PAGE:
Annette Francis APTN NewsA law that will soon legalize cannabis is winding its way through the Senate.On Tuesday, the Senate Committee on Aboriginal Peoples continued its study of Bill C-45 and how it relates to Indigenous firstname.lastname@example.org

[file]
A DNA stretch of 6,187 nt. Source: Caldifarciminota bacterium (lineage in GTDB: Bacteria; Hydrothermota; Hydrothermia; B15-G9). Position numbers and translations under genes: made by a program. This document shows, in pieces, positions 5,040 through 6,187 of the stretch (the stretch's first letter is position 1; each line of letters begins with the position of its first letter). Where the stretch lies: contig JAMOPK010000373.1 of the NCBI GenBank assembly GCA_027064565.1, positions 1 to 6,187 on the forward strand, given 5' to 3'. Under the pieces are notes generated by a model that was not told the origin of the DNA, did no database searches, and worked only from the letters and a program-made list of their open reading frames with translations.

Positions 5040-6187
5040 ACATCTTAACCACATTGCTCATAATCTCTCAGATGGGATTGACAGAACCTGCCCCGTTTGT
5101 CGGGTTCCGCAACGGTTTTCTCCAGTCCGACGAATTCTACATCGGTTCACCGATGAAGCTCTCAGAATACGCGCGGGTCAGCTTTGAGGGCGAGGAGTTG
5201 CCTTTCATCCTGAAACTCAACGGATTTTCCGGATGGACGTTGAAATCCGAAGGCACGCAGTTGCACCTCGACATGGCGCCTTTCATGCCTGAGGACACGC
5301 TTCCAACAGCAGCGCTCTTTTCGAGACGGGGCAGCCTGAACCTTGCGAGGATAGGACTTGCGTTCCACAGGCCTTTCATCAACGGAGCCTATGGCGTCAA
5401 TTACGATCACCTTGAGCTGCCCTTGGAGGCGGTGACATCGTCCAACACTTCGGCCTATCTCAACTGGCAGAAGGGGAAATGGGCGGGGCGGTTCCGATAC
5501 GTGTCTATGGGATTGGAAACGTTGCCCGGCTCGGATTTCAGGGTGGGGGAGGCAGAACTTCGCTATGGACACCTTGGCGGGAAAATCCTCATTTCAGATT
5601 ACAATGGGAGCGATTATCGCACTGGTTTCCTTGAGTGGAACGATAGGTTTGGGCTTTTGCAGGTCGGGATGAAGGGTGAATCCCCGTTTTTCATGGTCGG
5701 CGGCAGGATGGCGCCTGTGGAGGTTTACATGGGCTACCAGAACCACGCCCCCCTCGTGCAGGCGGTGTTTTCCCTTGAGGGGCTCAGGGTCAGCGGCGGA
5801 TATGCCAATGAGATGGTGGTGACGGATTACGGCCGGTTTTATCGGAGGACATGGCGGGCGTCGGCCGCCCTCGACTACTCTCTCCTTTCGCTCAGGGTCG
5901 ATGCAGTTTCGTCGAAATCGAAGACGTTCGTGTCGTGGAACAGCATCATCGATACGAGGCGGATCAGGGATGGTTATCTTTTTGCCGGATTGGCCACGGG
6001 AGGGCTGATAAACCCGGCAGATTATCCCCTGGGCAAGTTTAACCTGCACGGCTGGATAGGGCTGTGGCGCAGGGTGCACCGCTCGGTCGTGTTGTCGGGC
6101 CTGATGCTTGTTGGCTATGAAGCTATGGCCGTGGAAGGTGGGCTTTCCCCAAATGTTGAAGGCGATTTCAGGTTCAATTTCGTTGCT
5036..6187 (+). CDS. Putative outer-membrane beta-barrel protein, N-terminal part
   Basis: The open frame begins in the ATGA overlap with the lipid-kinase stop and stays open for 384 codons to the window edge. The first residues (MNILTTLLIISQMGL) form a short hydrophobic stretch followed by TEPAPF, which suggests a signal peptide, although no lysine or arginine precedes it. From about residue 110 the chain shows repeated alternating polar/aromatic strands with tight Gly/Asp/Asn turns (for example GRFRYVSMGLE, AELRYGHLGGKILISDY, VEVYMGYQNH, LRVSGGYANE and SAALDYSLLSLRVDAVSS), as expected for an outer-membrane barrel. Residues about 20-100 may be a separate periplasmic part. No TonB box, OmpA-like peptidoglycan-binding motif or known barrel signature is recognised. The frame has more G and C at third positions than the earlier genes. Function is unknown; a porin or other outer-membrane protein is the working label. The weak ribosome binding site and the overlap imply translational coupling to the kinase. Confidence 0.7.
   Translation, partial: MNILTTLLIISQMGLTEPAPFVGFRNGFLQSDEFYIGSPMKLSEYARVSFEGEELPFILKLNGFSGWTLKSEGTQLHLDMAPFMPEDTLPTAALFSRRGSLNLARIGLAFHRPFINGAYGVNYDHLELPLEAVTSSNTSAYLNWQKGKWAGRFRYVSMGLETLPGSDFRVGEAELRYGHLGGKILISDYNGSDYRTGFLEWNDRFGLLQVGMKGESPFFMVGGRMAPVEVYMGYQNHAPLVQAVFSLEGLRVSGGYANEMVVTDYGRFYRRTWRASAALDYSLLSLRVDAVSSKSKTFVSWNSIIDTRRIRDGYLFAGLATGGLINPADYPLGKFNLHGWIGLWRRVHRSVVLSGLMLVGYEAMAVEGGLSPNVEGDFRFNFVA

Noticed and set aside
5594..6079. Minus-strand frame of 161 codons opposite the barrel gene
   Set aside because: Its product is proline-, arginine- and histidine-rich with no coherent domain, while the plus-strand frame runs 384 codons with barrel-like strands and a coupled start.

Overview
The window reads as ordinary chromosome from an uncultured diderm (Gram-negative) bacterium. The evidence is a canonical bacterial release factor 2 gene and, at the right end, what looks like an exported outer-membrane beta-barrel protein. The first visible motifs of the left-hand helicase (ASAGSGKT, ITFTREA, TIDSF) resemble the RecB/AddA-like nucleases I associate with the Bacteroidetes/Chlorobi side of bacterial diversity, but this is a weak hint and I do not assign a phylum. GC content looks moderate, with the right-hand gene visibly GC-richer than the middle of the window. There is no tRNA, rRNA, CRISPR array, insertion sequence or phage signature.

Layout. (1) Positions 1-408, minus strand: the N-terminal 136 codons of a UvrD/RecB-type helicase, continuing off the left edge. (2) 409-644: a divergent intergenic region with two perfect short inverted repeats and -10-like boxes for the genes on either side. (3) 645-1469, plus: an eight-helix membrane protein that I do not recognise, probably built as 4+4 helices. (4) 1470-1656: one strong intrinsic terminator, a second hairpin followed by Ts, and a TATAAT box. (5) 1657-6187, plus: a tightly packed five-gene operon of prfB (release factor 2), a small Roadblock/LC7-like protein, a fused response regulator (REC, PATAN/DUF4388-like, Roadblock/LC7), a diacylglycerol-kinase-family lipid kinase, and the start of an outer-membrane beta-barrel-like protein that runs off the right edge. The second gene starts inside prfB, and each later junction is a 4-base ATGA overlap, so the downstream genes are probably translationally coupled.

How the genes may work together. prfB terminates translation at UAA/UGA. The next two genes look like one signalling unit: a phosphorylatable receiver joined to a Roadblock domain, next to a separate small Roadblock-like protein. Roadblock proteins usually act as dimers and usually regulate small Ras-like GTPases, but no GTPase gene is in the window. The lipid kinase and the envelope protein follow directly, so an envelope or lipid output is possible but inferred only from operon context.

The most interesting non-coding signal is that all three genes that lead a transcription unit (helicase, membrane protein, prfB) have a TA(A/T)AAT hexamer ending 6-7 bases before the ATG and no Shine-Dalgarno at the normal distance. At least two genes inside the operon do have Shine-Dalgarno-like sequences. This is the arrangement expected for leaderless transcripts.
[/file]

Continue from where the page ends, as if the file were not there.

SEATTLE – The head of one of Canada’s few tech “unicorns” and other industry players are joining the chorus of opposition to Ottawa’s proposed small business tax changes, saying the plan could stifle investment and innovation in a country trying to poise itself as an entrepreneurial hotbed.“I would encourage the government to look very closely because … it is causing a lot of concern to business owners,” Ryan Holmes, CEO of social media management platform Hootsuite, said in an interview at the Cascadia Innovation Corridor Conference. Hootsuite is among a handful of Canadian tech startups that have reached valuations of $1 billion or more, also known as unicorns.In mid-July, the federal government released a three-pronged plan to end several tax provisions used by some small businesses. The plan would eliminate income sprinkling, a practice that permits business owners to pass income to family members who are in lower tax brackets.It would also limit the use of private corporations as a way to gain tax advantages when making passive investments and limit the conversion of a corporation’s regular income into capital gains, typically taxed at a lower rate.Smaller tech companies have created their own structures — much like doctors, lawyers and other small business owners, who have also rallied against the changes — that provide a different income stream or flow, said Bill Tam, CEO of The BC Tech Association.For these companies, the proposal creates an additional worry around taxation, he said, adding he’s heard concerns from a few of the group’s 540 members.The association has encouraged its members to support the Greater Vancouver Board of Trade’s effort to lobby the government to reconsider the changes, he said.Innovation is a top priority for Ottawa. The buzzword received hundreds of mentions in the budget and the Liberals have committed to $950 million to a supercluster program.A spokesman for Finance Minister Bill Morneau said Wednesday that the government is committed to supporting “hardworking entrepreneurs” and the changes are not aimed at them.“We are proposing to address unfair tax planning strategies that allow some wealthy individuals to use corporate structures to shelter income from higher personal tax rates,” he said in an emailed statement.Some entrepreneurs are not convinced.The changes could put all streams of funding for entrepreneurs, including personal savings, family support, and angel and institutional investors, at risk, said Jade Bourelle, CEO and co-founder of Talemetry, a Richmond, B.C.-based recruitment firm that uses smart technology.Budding business people could find themselves in a position in which they will have to give up a greater share of equity in their companies in exchange for funds, and will pay higher taxes if they ever sell the company, he said.“So why do it in the first place?” Bourelle asked.If the government wants to have more head offices in cities like Vancouver, Holmes said, that won’t happen by convincing established companies to move to the West coast. A relocation like that involves significant cost, among other issues.“If we want to get more head offices there, we need to create more Hootsuites,” he said. “I think you need to be very favourable at the small end of the market.”Those start ups can become big businesses with large, local headquarters.Hootsuite, which launched in 2008, now employs close to 1,000 people in Vancouver and several offices abroad, according to its website.While doctors, lawyers, shopkeepers and other who have incorporated their small businesses to lower their tax bill have been speaking out, the tech community has remained largely out of the public discourse.“It takes a little bit of time for people to understand the impact and I think that’s happening now,” Bourelle said, adding he expects vocal opposition to “ramp up” from lots of different sectors.Tech firm leaders have been successful in changing the Liberal government’s mind about policy in the past. After discontent from a number of tech firms, Ottawa abandoned a plan to cap how much could be claimed through stock option deductions.The prime minister’s principal secretary, Gerald Butts, responded to criticism of the proposals on Wednesday morning with a recognition that the measures are not just a question of fairness but also of boosting government revenues.“If we all want the Canada we say we want, we have to pay for it. If our government encourages our wealthiest citizens to opt out of progressive income tax, we will not be able to do that.”Follow @AleksSagan on Twitter.Note to readers: A previous version of this story incorrectly identified Gerald Butts’s title. He is actually the prime minister’s principal secretary.